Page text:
282
   

What BOOK are you reading right now?

 
 
ossobuco
 
  1  
Reply Wed 6 Mar, 2013 06:26 pm
I'm getting bogged down with David Foster Wallace's Brief Interviews with Hideous Men - some of it is repetitive, repetitive on purpose. Over all, still very interesting. The Roddy Doyle book I just read (The Van) was also repetitive (you, or at least I, want to clobber the protagonist), and remained interesting.
0 Replies
 
Finn dAbuzz
 
  0  
Reply Wed 6 Mar, 2013 06:49 pm
@plainoldme,
Do your realize just how utterly exceptional a tour de force is?

I love "A Star Called Henry," but would never call it a tour de force.

It's highly unlikely that a "clever novel" could ever be considered a tour de force.

A number of Shakespeare's works can be aptly described as a tour de force. Any derivative work, no matter how clever, cannot.

Normally I wouldn't make much of the obvious misuse of the term tour de force, but you posture yourself as an actual and elevated intellectual and since you lay claim to the glory, you need to be held strictly to the standards.



panzade
 
  2  
Reply Thu 7 Mar, 2013 05:48 pm
@Irishk,
Quote:
I just started Escape from Camp 14: One Man's Remarkable Odyssey from North Korea to Freedom in the West by Blaine Harden.




I just read it and the apathy in the US towards the North Korean detention camp system is alarming.
The cruelty Pyongyang fosters on its people is heart-breaking

0 Replies
 
RED SUN
 
  1  
Reply Tue 30 Apr, 2013 08:32 am
我在看《三国演义》
0 Replies
 
Lustig Andrei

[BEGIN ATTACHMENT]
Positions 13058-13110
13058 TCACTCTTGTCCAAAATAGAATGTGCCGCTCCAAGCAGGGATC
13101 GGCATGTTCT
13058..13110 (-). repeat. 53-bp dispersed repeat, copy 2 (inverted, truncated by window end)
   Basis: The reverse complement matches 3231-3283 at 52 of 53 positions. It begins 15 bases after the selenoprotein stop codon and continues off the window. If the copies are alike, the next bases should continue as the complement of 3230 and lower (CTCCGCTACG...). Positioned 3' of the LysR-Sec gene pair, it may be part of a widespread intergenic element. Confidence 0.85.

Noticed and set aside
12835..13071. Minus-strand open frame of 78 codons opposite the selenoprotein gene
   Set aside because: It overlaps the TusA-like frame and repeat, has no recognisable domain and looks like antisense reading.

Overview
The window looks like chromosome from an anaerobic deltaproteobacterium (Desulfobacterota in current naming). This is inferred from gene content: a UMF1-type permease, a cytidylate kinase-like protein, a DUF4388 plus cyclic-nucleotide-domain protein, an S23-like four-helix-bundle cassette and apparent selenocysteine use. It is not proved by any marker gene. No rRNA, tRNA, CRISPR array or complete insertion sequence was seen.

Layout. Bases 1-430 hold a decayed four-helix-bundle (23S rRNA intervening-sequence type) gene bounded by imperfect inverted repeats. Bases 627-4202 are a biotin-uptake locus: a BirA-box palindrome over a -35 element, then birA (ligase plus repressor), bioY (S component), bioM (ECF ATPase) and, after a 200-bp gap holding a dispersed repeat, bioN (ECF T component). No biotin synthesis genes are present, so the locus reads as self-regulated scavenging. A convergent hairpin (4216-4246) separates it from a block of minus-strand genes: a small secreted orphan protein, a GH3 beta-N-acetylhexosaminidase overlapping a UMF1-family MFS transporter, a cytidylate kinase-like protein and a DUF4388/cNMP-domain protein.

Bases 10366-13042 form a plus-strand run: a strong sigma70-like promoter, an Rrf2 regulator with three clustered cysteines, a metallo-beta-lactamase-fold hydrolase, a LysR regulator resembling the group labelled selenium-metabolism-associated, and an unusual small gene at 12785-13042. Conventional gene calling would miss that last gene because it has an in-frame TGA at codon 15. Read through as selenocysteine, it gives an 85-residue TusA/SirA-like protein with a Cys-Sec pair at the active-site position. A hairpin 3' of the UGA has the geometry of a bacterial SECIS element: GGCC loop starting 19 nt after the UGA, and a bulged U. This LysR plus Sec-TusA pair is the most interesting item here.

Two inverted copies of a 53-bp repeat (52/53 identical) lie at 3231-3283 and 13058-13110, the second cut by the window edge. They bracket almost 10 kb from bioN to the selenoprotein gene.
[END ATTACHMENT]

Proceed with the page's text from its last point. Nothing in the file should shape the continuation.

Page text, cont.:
1  
Reply Fri 10 May, 2013 04:21 pm
Umberto Eco's The Island of the Day Before. Fascinating.
0 Replies
 
ehBeth
 
  1  
Reply Fri 10 May, 2013 04:34 pm
The Widow Cliquot

http://3.bp.blogspot.com/_VGLIaTWMVgk/SX8dsH3ZAbI/AAAAAAAAAu8/Qyx9Rit1dto/s400/widow+cliquot.jpg


good transit reading

not fascinating
McTag
 
  1  
Reply Sat 11 May, 2013 09:56 am
@ehBeth,
I'm reading an Ian Rankin/ Inspector Rebus crime novel.

I've so far not been familiar with Ian Rankin's output, but he's good. I've been missing out.
ossobuco
 
  1  
Reply Sat 11 May, 2013 10:05 am
@McTag,
I've read many Rankin books - at least a dozen. He recently (well, fairly recently) started a new series sans Rebus, and I haven't read any of those yet.
0 Replies
 
saab
 
  1  
Reply Sat 11 May, 2013 10:44 am
I am reading "The Art of Happiness" by HH Dalai Lama and Howard C. Cutler

I have found some information about Cutler over internet, just wish I knew more about him.
He seems too naive in connection with Dalai Lama.
Any of you know more about him?
0 Replies
 
plainoldme
 
  1  
Reply Sat 11 May, 2013 08:25 pm

The Elements of Teaching Writing by Katherine Gottschalk and Keith Hjortshoj
0 Replies
 
plainoldme
 
  5  
Reply Sat 11 May, 2013 08:42 pm
@Finn dAbuzz,
Finn -- You continually attempt to turn molehills into mountains, don't you?

First of all, anyone who takes someone to task on the basis you attempted to put me in what you consider my place has to say something more in tune with reality than, "A number of Shakespeare's works can be aptly described as a tour de force. Any derivative work, no matter how clever, cannot."

One of the many meanings of derivative is copied from the work of others. All of Shakespeare's plays were copied from the works of others.

Second, my opinion is that A Star Called Henry is a tour de force. Your opinion is that it is not. Nothing else needs to be said here. You can not argue your opinion against mine.